PAXing East Coast Style

Today I, as well as a throng of coworkers, descended upon the first incarnation of PAX East. Though there wasn’t an official 38 Studios presence (no booth or big announcements this year–sorry!), our execs were nice enough to give the team the day off to attend opening day of the festivities.

First off, it’s great to have a major fan-centric gaming event in Boston. The fact that the show sold out for all three days is a testament to how many rabid gamers we have on this side of the country. No question that a show like this was long overdue.

The organizers certainly seemed to have learned a lot from the original PAX in terms of keeping things running smoothly. Though the entrance was a massive choke point (more about this later), once inside things ran like clockwork. It was fast and easy to pick up my badge, and grabbing goodie bags and program guides was a snap. Most of the lower level is a maze-like queue that winds its way toward the second floor, but despite a crowd the line was flowing briskly.

There are some weak points I hope improve next time around:

  • Need a better facility – The Hynes Convention Center is not a great venue. The entryway was a massive bottleneck compared to more modern facilities. The cement floors and drab walls gave off a prison vibe. It just wasn’t a pleasant place (although easy access to a decent food court is a plus).
  • Industry support felt tentative – The expo floor wasn’t exactly brimming with exciting booths. Local studio Turbine had a nice area, and a few others (like Realtime Worlds, who showed off APB) did as well. But overall it felt like many big-name publishers had little more than a token presence.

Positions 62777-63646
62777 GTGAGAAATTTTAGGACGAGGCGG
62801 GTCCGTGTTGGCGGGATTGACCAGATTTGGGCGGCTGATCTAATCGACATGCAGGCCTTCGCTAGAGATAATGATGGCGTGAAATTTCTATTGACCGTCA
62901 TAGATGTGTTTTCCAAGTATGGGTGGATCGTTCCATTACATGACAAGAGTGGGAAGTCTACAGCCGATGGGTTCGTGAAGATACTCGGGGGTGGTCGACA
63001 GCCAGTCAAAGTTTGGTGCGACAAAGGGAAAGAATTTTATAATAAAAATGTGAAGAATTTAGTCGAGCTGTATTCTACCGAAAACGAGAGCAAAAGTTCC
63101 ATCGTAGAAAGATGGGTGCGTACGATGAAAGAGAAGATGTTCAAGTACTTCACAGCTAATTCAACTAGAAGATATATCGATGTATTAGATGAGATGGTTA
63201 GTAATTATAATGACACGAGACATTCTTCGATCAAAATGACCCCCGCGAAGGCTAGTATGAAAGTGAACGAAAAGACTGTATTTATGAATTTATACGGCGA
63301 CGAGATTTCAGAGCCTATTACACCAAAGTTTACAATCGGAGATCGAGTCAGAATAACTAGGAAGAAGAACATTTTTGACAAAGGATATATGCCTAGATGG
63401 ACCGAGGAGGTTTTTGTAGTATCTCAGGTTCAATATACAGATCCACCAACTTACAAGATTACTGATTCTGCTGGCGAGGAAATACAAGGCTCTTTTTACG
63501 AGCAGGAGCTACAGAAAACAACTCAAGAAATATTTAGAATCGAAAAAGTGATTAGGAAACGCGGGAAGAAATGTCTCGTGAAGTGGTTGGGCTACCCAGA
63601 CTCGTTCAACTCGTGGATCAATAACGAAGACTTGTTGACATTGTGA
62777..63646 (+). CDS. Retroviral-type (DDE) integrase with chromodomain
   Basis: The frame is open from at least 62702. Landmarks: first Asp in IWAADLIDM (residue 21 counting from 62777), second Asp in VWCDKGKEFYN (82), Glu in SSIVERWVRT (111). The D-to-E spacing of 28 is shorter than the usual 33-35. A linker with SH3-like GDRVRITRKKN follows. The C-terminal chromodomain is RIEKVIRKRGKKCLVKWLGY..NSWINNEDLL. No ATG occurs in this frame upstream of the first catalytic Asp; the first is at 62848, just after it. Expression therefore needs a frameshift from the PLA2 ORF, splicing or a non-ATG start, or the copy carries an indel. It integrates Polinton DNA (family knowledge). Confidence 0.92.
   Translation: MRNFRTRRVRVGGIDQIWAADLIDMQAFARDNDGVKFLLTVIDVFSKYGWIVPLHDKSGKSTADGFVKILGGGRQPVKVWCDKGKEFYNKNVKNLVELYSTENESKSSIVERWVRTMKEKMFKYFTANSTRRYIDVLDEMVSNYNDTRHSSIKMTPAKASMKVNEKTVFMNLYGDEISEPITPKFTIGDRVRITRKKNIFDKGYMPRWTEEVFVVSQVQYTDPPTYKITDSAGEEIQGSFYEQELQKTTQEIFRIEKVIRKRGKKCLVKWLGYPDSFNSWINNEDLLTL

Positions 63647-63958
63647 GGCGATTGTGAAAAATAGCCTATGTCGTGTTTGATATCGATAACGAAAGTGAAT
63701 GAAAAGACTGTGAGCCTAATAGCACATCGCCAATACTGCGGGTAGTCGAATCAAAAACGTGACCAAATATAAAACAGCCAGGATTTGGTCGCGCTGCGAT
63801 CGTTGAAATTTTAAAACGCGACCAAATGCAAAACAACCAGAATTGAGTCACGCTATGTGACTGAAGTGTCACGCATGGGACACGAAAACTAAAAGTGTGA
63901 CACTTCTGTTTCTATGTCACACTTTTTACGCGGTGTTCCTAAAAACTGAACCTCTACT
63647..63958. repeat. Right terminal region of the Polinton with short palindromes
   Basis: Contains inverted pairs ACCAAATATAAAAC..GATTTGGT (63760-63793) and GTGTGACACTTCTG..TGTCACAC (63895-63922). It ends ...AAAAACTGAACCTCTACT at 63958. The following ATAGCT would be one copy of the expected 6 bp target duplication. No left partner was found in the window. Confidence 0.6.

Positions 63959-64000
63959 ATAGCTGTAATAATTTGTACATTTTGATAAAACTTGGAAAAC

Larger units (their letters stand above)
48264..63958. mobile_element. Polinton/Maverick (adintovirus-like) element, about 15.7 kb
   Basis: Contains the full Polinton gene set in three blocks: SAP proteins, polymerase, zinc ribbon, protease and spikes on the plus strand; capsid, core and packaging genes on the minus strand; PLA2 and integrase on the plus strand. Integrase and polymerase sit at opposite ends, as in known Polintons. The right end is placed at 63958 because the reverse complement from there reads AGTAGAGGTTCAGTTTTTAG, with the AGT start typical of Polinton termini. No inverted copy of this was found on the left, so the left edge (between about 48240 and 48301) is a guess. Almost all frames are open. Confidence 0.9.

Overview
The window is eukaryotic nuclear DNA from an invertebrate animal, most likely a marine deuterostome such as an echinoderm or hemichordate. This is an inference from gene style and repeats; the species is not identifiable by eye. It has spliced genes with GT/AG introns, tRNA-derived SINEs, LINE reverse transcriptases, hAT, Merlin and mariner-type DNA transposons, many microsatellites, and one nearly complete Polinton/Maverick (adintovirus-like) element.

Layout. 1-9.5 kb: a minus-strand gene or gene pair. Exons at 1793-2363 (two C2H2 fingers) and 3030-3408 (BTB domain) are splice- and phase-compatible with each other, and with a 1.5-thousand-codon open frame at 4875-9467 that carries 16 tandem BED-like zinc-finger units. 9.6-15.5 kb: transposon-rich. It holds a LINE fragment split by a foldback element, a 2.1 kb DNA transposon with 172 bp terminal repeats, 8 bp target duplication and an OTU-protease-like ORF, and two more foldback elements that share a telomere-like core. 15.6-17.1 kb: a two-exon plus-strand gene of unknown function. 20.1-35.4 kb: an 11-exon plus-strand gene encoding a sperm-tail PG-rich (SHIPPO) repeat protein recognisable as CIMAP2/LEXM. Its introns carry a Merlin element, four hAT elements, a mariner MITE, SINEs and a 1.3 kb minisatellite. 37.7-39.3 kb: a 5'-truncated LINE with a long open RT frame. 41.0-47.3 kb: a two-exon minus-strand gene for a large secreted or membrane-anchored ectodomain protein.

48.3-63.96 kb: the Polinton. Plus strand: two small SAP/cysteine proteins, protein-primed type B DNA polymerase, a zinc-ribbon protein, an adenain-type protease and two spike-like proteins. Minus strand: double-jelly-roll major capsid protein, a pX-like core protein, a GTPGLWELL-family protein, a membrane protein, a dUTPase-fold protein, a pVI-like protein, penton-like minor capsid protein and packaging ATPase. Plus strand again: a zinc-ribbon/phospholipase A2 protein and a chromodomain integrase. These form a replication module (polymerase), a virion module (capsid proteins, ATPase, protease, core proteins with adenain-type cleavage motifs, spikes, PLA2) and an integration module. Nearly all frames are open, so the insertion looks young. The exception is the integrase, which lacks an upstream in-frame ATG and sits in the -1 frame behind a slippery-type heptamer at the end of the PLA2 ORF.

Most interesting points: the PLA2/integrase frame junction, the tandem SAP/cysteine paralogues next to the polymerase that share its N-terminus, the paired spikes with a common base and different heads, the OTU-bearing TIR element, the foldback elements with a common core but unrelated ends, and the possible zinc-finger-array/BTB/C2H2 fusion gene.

Perhaps the show’s proximity to E3 precluded many companies from committing resources, or maybe they just wanted to see how the first year of the show went. Either way, I hope there is more of a big-name presence next year–and I hope it takes place in a location that better shows all that Boston has to offer.

Overall the arrival of PAX East is a huge boon to gamers and developers alike. I’m confident the show will be a huge success and will only get better in the years to come.

Published by

Moorgard

Steve Danuser, also known as Moorgard, is a a writer, editor, and game designer.

3 thoughts on “PAXing East Coast Style”

  1. Build it and they will come… and I don’t mean a booth I mean a darn game we can actually play! :p

    It would be nice if some of the shows were east coast more often since a huge gaming community exists.

  2. 60k is pretty impressive, but be careful what you wish for with more presence.

    If its a good conference, you don’t want it to wind up on a 3 year curve. eg. Next year, a few bigger names will drop in, the year after that, a few more, along with a throng of media. Wait, media’s here? We need a bigger stage and a new demo. After that, fans tend to stop coming as publishers start to focus on entertaining the media types rather than the fans..

    This happens in many industries, just replace fans with customers, and media with Consultants. When the consultants outnumber the buyers, its time to get out of the conference.

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